Those "bubble" players, either late-round draft picks or free agents signed by the Packers this past off-season, are not exactly household names among Packers fans. But with a break here or there they could eventually make a name for themselves in the NFL world. They include defensive ends Jason Hunter and Dave Tollefson, safeties Atari Bigby, Tra Boger and Jeremy Modkins, linebacker Trace White, wide receiver Carlton Brewster, tight end Zac Alcorn, and running back Arliss Beach.
Some of the forementioned players may make the team, but most probably won't. Friday's preseason finale may be the determining factor.
Fortunately for the borderline players, they'll have ample time against the Titans to prove that they belong with the Packers this season.
"We're definitely looking at the second guys and giving them an opportunity to win a job," McCarthy said. "We're going to need everybody through the course of the year. We will pretty much stay the plan as far as number of reps with our number ones, and not everybody will play, too, for health reasons. But I think it's important for Aaron Rodgers and all the way down, for them guys to play. This is a big opportunity for those guys."
McCarthy said Brett Favre and the first unit offense and defense will play a series, but then the door will be open for the second and third-string players.
Bigby, who sustained a broken hand on Aug. 5, returned to practice on Wednesday with his right hand and forearm in a cast. He is one of those borderline players that has a shot at the fourth spot at safety but not if Tra Boger and Jeremy Modkins have their way.
Defensive lineman Kenny Peterson, who has missed a considerable number of practices with an ankle injury, practiced on Wednesday. Though he is entering his fourth season, Peterson's job is on the line, especially if Hunter or Tollefson have solid games on Friday. Peterson has been hampered by injuries for most of his time in Green Bay and has yet to meet the expectations the Packers have had of him when they selected him in the third round of the 2003 NFL draft.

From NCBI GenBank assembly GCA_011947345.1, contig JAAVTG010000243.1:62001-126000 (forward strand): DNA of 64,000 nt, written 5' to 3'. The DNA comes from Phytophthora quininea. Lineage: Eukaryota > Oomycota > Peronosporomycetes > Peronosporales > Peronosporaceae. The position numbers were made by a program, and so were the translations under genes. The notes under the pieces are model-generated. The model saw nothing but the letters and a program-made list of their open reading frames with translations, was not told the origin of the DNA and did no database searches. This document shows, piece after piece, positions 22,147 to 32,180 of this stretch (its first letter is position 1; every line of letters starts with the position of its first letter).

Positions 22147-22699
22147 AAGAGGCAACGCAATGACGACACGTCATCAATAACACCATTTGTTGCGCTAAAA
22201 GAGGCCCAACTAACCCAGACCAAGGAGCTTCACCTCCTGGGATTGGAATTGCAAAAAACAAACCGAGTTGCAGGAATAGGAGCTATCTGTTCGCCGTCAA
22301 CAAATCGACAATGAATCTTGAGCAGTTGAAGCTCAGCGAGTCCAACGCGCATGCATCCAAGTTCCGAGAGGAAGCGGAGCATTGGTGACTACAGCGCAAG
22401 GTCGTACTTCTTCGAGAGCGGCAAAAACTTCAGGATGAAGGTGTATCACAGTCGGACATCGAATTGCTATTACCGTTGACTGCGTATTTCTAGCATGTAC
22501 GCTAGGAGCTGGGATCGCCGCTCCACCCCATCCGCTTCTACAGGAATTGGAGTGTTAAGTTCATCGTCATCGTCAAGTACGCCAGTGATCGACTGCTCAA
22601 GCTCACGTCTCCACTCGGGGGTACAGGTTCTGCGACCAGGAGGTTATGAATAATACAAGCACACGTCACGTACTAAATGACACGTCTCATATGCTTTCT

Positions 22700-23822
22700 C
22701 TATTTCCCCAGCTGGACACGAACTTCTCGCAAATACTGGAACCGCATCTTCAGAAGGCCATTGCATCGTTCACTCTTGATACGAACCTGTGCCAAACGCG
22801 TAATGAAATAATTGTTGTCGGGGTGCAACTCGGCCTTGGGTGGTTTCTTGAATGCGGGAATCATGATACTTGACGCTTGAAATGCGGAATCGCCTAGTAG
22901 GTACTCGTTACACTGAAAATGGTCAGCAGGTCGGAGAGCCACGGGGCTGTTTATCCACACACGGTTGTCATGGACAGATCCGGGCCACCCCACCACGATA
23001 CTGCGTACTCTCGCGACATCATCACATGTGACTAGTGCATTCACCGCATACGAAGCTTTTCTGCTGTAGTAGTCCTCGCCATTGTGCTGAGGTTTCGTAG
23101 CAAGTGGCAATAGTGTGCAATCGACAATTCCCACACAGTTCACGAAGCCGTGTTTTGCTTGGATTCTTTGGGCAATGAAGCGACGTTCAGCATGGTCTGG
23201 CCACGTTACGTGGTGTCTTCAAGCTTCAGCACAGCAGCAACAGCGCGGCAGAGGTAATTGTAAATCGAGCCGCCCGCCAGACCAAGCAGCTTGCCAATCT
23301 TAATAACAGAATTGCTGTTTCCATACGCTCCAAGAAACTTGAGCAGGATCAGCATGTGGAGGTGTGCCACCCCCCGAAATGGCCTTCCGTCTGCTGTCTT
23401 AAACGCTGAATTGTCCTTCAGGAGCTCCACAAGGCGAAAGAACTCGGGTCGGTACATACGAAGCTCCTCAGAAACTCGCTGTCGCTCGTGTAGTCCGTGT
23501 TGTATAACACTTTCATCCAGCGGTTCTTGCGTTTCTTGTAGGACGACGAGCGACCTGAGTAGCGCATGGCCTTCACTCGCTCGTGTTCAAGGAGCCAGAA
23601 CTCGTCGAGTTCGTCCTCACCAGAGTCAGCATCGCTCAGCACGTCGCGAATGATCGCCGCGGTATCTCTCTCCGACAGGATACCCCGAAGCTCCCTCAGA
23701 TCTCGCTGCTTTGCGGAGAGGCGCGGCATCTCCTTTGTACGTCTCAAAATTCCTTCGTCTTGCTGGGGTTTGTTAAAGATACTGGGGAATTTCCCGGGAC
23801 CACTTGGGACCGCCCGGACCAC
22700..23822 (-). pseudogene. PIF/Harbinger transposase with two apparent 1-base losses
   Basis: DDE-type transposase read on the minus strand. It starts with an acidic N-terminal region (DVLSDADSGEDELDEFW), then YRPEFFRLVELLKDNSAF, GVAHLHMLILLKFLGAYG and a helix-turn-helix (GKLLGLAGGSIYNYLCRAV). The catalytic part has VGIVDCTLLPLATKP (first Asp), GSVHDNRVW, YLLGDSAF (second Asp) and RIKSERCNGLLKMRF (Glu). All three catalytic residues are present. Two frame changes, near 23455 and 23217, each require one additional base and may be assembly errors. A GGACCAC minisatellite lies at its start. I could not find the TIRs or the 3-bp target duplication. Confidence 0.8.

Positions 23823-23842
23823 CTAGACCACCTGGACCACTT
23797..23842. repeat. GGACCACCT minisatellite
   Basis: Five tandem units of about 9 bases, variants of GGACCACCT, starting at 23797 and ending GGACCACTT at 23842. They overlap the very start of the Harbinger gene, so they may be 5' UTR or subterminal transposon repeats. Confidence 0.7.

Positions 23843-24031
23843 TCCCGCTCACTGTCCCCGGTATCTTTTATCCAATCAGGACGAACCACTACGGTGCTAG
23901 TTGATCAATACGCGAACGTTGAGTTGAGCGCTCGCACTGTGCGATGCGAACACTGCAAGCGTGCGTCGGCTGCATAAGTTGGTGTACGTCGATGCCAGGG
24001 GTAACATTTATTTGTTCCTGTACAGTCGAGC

Those who were unable to practice because of injuries Wednesday, included: running back Arliss Beach (ankle), cornerback Will Blackmon (foot), offensive tackle Josh Bourke (calf), offensive lineman Will Whitticker (hamstring) and Mookie Moore (shoulder), and fullback William Henderson (knee).
McCarthy is optimistic that Henderson, who sustained a knee injury during an exhibition game Aug. 19 against Atlanta, will be ready to play in the season opener Sept. 10 against the Chicago Bears.
"He's off the charts," McCarthy said. "As far as rehab for his injury, he's way ahead of schedule. All indications are that he'll be ready for Chicago."
McCarthy said he is unsure how long Beach will be out with his ankle injury. The free agent running back, who has been impressive, when healthy, in camp, turned his ankle on Monday night in Green Bay's 48-17 loss to Cincinnati.
"We'd like to get him back and get him in the mix, because obviously we've got a cut date right around the corner here," McCarthy said.
Here are some notable connections between the Green Bay Packers and Tennessee Titans, according to the Packers public relations department:
Packers General Manager Ted Thompson played 10 years (1975-84) as a linebacker for the Houston Oilers.
Titans assistant Chuck Cecil entered the NFL as a fourth-round choice of the Packers in the 1988 draft. He played in Green Bay's secondary from 1998-92.
Titans wide receivers coach Ray Sherman held the same position with the Packers from 2000-04.
Punter Craig Hentrich played for the Packers from 1994-97.
Titans WR Jonathan Orr played collegiately at the University of Wisconsin.
Linebackers Rob Reynolds and A.J. Hawk started alongside one another at Ohio State in 2003, when Reynolds was a senior and Hawk a sophomore.
Rookie fifth-round draft choice Ingle Martin was considered one of the nation's top prep quarterbacks in 2000, coming out of Nashville's Montgomery Bell Academy; a native of Memphis, Martin makes his home in Brentwood, Tenn.
Green Bay wide receivers coach Jimmy Robinson launched his coaching career as an assistant with the USFL's Memphis Showboats in 1984, when the franchise's roster included DE Reggie White.
Green Bay's equipment manager, Red Batty, worked in a similar capacity for the Oilers for 13 years (1981-93) before joining the Packers.